Wednesday, March 19, 2008

EDW: A broke broker

With the Financial World having ballsed things up more comprehensively than at any time since 1929 – what with having sold bales of debt to people who couldn't possibly repay it, using all manner of mathematical prestidigitation to disguise the fact so that the debt could be sold off, realising belatedly that they would never be able to get the money back, then realising that no one knew who owed what to whom because of this numerical trickery and then panicking as a result – schaudenfreude would be the most natural reaction, were it not for the fact that it affects us all.

(Then again, "us all" are the idiots who took on heaps of debt when it was offered, mainly to buy stuff, so I'm not too sympathetic in that regard either).

Leaving aside such minor matters as the utter recklesness of the people who play around with other people's futures knowing that if they really get it wrong, government will be forced to bail them out; the naked greed; the herd instinct and the fact that pay packets and bonuses allow one to measure the price at which financial workers have sold their souls, the most depressing aspect of the whole business is the fact that today's City boys (not sure what their Wall Street equivalents should be called) have not reacted to the latest market reversals with stoicism and sang froid.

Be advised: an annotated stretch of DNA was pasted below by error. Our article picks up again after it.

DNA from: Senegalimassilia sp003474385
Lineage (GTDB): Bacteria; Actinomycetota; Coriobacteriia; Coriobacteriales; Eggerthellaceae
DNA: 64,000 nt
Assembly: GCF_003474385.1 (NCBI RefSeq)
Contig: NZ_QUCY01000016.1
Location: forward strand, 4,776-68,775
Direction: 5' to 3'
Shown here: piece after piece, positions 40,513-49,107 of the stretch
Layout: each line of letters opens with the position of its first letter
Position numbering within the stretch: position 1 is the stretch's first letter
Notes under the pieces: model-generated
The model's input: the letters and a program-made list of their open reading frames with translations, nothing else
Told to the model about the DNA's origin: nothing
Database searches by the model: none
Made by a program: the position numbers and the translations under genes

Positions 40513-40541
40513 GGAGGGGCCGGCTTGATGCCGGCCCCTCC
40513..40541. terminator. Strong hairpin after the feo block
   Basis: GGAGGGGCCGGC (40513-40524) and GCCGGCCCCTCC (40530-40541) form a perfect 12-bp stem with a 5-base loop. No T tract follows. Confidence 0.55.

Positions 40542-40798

Not that one would generally look to 1929 for lessons in how to respond to a financial meltdown – no one's thrown themselves off a skyscraper, after all. However, the style and grace with which the men in this picture have reacted to the course of events is an exception. Wall Street would have done well to follow their example at the time and so, more especially, would their successors (I'm thinking of the 1980s red braces era in particular).

It's unclear whether the especially sharp-looking cove with his foot on the sidebar of the car is the seller who has lost is all or some luckier (and maybe more astute) individual who is well-placed to benefit from the situation. That is as it should be. Regardless, his bearing and the cut of his cloth convey the impression of a true master of the universe far more than the showy vulgarity of the type who measures their worth in bonuses and hours spent in the office.

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1 Comments:

Blogger Glamourpuss said...

1. That's a terrific photograph.
2. I do like the word 'prestidigitation' - well done for finding an opportunity to use it.
3. City boys make me vomit.

Puss

3:18 pm  

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